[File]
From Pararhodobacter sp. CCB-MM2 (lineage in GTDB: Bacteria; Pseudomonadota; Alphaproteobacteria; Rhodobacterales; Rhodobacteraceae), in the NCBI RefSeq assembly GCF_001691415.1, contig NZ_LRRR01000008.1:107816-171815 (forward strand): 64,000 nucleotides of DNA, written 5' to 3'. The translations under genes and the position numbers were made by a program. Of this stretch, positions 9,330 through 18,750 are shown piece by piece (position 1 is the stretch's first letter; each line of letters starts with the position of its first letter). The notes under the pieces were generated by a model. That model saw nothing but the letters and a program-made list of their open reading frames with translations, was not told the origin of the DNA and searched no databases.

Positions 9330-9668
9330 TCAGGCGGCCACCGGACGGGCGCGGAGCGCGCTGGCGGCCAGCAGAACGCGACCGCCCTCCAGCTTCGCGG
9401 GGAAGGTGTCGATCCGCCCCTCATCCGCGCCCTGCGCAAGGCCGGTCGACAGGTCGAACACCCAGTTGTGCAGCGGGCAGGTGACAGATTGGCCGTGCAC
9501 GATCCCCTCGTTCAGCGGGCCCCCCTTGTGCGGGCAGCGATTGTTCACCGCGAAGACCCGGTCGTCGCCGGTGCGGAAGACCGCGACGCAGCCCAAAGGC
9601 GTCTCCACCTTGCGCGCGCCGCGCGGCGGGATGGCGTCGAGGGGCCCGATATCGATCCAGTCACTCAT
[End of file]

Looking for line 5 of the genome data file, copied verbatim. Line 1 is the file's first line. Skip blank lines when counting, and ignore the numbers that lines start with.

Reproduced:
9501 GATCCCCTCGTTCAGCGGGCCCCCCTTGTGCGGGCAGCGATTGTTCACCGCGAAGACCCGGTCGTCGCCGGTGCGGAAGACCGCGACGCAGCCCAAAGGC